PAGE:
The Corner



Writing “which I responded to here” instead of “to which I responded here”

would not involve you in having dangled a participle, nor even in the lesser

syntactical crime — actually, pseudo-crime — of having ended a sentence

with a preposition. I refer you to Fowler’s entry headed “unattached

participles,” or (better, for my money) Follett’s headed “danglers.”

(Though you must then proceed straight through to read the following

article: “danglers, acceptable.”

Which reminds me of a Wodehouse moment I had many years ago. I was

attending a full-dress military event in a north of England town. The star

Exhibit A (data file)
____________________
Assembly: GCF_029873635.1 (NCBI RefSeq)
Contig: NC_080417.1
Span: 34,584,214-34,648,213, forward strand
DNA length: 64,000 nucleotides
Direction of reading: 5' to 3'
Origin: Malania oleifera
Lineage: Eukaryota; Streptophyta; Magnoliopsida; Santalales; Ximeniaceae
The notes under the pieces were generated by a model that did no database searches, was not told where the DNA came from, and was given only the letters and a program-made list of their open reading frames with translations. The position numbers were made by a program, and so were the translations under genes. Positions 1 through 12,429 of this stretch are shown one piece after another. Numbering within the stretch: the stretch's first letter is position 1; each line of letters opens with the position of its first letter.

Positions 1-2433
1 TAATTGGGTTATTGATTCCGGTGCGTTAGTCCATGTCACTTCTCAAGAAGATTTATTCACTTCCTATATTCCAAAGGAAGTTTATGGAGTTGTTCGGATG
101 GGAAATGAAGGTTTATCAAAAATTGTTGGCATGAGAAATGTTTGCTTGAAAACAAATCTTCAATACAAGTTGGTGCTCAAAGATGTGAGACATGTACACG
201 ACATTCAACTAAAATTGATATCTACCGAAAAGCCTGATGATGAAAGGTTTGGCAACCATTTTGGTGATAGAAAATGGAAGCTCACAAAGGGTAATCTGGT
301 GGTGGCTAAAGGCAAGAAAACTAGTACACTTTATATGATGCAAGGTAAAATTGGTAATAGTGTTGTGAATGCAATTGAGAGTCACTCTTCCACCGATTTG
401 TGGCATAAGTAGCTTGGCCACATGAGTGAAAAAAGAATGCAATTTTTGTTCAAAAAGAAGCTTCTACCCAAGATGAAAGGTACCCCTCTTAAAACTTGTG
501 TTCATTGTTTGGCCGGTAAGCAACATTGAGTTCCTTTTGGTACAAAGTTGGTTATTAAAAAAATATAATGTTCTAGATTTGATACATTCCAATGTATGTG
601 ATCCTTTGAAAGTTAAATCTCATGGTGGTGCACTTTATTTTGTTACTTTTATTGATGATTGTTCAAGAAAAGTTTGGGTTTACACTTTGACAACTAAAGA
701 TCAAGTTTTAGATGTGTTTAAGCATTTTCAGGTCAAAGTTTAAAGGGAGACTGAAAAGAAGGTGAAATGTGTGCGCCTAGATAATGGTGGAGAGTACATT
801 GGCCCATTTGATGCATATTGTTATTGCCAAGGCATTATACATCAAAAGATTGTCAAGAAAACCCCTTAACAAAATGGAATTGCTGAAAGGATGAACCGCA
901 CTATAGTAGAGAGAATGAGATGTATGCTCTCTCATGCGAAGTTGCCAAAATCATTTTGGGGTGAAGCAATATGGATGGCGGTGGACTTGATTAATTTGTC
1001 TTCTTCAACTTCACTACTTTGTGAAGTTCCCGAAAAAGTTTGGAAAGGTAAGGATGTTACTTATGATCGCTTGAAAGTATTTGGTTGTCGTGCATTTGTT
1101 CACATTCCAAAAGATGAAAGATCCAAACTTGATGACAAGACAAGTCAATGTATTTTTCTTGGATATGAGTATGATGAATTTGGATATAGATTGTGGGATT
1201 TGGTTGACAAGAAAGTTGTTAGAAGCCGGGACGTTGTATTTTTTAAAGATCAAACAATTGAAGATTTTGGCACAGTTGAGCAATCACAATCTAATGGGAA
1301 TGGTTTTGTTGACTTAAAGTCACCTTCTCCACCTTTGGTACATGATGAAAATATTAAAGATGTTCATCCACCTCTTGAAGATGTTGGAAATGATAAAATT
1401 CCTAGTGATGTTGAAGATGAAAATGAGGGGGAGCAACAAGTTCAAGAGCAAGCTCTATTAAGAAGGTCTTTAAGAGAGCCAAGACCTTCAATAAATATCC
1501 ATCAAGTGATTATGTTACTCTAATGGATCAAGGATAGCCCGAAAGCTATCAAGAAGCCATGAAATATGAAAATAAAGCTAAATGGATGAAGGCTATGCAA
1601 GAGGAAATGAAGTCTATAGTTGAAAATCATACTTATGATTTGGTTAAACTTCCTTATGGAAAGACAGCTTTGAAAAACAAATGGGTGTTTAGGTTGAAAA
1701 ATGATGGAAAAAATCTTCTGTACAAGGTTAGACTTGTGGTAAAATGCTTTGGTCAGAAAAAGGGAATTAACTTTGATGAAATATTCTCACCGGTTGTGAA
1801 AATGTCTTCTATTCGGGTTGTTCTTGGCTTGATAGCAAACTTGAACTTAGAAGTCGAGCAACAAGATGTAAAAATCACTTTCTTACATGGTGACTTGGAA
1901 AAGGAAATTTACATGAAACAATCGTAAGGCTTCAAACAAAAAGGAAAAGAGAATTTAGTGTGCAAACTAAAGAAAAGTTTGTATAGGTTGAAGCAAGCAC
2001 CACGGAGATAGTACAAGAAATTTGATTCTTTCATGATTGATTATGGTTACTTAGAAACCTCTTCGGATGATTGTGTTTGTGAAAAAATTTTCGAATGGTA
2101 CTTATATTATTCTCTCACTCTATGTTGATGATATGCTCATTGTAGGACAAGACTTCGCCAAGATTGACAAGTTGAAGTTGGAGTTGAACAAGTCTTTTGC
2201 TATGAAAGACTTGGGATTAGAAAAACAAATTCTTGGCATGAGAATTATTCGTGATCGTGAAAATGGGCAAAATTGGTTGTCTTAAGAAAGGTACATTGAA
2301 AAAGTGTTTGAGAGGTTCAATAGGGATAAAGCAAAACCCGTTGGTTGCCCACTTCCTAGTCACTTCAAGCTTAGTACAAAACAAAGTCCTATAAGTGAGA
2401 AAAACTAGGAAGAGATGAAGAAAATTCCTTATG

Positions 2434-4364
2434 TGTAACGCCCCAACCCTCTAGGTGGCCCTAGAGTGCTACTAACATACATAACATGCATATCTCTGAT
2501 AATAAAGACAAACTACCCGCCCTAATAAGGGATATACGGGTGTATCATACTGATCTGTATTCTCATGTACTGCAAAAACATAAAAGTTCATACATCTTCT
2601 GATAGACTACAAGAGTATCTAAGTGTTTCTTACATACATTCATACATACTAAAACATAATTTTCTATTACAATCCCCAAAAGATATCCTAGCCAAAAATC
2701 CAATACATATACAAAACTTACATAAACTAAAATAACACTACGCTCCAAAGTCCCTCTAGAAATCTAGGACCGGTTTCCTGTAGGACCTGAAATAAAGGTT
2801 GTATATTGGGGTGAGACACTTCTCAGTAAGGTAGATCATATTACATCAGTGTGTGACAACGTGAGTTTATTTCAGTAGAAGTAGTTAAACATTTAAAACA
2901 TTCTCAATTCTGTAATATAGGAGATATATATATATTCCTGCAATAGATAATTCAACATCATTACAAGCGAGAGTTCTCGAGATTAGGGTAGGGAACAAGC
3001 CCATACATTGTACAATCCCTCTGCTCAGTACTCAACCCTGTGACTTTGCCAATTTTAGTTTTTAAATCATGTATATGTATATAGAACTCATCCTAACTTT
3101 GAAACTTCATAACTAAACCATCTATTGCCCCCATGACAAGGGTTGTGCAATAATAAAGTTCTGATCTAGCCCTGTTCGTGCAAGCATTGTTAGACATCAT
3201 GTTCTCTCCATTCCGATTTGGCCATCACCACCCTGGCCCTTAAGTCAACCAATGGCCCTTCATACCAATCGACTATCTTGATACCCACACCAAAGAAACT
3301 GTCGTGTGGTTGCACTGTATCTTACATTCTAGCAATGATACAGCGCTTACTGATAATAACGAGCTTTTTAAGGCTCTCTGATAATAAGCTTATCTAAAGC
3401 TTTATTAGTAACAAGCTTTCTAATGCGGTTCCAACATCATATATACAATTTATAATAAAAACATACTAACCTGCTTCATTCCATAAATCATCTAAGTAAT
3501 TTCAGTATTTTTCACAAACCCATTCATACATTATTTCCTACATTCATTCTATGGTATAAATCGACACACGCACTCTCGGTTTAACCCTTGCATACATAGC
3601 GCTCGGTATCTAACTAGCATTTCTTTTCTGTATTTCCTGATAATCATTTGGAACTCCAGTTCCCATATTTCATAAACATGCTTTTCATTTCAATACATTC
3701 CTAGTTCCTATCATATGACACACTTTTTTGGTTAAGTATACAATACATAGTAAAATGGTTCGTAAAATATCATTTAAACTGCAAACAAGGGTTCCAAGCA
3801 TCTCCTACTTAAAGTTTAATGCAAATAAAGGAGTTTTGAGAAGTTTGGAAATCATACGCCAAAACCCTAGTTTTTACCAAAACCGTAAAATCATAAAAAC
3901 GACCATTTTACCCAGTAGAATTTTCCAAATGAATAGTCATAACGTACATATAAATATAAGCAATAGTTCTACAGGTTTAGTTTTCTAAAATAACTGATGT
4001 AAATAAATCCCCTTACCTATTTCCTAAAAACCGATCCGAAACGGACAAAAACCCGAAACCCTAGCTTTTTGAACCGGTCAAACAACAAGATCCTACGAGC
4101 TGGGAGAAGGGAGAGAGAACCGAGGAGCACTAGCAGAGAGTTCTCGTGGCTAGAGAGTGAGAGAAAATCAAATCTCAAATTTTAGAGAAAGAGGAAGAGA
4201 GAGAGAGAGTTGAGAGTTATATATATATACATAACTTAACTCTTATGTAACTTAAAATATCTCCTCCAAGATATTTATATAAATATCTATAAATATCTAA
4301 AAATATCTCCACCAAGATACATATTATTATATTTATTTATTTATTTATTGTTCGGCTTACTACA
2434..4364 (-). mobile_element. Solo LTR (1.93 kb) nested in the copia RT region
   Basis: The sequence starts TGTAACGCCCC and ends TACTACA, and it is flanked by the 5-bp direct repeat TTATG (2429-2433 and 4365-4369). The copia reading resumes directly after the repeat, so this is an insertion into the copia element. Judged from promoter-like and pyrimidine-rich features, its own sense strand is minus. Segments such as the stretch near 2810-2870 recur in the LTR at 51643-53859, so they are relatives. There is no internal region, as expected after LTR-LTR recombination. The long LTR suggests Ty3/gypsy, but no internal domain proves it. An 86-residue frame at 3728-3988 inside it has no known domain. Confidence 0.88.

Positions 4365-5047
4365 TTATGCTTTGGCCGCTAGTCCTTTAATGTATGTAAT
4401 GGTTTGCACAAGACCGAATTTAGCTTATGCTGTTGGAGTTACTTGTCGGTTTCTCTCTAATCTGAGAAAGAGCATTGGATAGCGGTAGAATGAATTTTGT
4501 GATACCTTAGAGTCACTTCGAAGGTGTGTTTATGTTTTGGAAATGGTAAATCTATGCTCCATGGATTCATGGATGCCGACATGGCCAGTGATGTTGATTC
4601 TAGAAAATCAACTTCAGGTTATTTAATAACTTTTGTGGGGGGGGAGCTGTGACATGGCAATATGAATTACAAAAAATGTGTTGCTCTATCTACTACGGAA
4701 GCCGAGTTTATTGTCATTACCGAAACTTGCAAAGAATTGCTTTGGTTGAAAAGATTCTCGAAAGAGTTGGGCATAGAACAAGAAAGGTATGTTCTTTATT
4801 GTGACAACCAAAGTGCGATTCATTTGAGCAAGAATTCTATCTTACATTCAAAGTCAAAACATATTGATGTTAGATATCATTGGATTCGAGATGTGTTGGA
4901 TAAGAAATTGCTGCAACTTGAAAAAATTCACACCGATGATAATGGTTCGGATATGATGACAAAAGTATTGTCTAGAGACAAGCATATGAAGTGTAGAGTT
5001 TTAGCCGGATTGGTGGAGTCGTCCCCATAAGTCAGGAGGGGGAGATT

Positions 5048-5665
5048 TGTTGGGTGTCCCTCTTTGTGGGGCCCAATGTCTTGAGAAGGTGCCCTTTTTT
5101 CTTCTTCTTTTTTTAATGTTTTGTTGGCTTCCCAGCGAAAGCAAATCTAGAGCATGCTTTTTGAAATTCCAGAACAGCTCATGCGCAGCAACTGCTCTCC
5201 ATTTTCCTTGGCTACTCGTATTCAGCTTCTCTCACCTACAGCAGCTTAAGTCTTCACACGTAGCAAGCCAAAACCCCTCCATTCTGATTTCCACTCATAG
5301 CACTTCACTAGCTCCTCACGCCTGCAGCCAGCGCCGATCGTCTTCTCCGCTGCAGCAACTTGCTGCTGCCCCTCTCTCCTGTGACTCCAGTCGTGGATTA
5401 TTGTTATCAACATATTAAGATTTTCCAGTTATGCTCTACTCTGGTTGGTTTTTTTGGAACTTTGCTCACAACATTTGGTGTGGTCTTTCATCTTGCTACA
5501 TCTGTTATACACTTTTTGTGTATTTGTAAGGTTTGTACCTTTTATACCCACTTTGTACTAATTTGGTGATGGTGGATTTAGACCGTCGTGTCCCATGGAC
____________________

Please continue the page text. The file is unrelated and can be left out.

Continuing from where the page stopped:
of the thing was a much-decorated elderly Brigadier, who came up from

Aldershot on the train. It had been arranged that he would stay overnight

at the home of my C.O., a Colonel, with a very prim and proper wife. The

Brigadier duly arrived at the house, parked his bags in the hall, and went

off to his bedroom to get kitted up for the event. This, for reasons I

forget, involved him pinning on his actual medals, a thing not easy to do

when you’ve already got your jacket on. A few minutes later, the downstairs

company was treated to the sight of this old soldier leaning over the

upstairs balcony, calling down to the Colonel’s wife: “Would you mind

coming up to the bedroom, my dear? I need help with my danglers.”


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